Bush Administration Recycles Controversial Nominee

"We are pleased that the White House is taking an interest in recycling," said Earthjustice policy analyst Maria Weidner. "Unfortunately, they're recycling a bad nominee by trying to put him, again, in an important environmental position."


Ken Goldman


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Reacting to the news that the Bush administration’s first failed environmental nominee has resurfaced in another high-level position, Earthjustice called the move, “a deliberate and backdoor attempt to continue down a clear anti-environmental path.” Donald Schregardus, the embattled and defeated nominee to head the Environmental Protection Agency’s enforcement division, has now been named to a new environmental position – the Navy’s Deputy Assistant Secretary of the Environment – that, unlike the EPA post, does not require Senate confirmation.

Schregardus was recently appointed to the new post of Assistant Deputy Secretary of the Environment for the Navy’s Installations and Environment Division and is reportedly scheduled to begin work Tuesday. The post was created when another position — Assistant Deputy Secretary for Environment and Safety — was divided into two positions, possibly to create a spot for Schregardus. The new position appears to be in charge of compliance with environmental laws and clean up of hazardous waste sites for the Navy.

“We are pleased that the White House is taking an interest in recycling,” said Earthjustice policy analyst Maria Weidner. “Unfortunately, they’re recycling a bad nominee by trying to again put him, again, in an important environmental position.”

Schregardus had been the Bush administration’s nominee to head EPA’s Office of Enforcement and Compliance Assurance, but withdrew his nomination in mid-September after drawing fire from national, regional, and Ohio environmental groups, as well as several US Senators. Factors involved several troubling aspects of Schregardus’s track record as director of Ohio EPA, including:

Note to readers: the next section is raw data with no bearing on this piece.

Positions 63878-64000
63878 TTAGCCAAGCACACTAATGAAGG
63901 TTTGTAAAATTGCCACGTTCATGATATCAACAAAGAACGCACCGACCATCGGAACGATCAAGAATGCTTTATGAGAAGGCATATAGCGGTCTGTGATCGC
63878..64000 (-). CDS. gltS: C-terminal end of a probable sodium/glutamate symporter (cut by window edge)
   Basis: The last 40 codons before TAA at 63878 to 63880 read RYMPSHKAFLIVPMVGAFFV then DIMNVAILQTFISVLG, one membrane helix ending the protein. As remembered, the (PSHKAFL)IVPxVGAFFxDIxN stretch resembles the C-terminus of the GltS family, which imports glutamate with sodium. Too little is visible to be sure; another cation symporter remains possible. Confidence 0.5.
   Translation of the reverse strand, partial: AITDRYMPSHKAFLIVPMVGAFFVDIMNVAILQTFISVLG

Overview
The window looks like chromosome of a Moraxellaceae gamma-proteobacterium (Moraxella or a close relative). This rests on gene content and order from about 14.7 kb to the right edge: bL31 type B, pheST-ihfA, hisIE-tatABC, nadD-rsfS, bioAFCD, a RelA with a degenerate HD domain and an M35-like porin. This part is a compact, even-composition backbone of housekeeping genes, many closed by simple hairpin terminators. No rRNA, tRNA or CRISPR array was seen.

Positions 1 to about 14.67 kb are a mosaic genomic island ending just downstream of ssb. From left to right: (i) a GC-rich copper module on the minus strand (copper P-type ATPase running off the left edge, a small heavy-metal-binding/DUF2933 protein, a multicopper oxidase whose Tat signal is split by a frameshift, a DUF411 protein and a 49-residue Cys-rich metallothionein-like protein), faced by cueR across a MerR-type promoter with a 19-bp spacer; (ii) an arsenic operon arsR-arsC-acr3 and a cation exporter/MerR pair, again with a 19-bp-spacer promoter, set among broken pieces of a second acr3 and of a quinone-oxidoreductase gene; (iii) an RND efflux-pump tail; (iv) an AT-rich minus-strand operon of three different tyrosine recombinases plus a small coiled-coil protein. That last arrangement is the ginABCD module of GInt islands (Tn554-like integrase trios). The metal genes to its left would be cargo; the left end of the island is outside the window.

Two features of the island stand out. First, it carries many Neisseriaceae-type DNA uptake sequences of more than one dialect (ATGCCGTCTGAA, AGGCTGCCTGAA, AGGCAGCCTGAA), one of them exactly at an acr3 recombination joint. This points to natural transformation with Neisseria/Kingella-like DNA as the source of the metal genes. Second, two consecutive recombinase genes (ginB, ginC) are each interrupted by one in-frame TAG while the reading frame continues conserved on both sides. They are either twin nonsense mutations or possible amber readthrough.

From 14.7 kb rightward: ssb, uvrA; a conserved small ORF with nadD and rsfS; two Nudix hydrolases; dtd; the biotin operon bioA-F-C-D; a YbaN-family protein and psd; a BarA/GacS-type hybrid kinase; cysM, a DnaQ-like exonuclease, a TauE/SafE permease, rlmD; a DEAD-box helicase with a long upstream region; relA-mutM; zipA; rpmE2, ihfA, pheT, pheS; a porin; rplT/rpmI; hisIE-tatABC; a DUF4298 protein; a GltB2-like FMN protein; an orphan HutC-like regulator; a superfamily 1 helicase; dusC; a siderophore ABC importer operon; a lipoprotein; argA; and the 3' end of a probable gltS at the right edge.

· Schregardus’s opposition while at Ohio EPA to every federal initiative to clean up the nation’s dirtiest power plants and his role in the agency’s decision to disregard a federal mandate that called for the reduction of nitrogen oxide emissions from utilities.

· A ruling by a US administrative law judge that found Schregardus and other Ohio EPA officials guilty of violating the whistleblower provisions of seven federal environmental statutes and of misrepresenting possible threats to human health at contaminated sites in Marion, Ohio.

· During Schregardus’ tenure at Ohio EPA, legal actions brought by the agency to force polluters to clean up contaminated sites fell by more than 50 percent.

“The announcement that Mr. Schregardus has been appointed to this environmental position is particularly disturbing because one of his most pronounced failures in Ohio involved not cleaning up contaminated sites — including a military site in River Valley that is the likely cause of a cancer cluster in that community,” asserted Weidner. “Schregardus will almost certainly face similar situations in his new position, which appears to have responsibility for site cleanups and environmental compliance for the Navy. “

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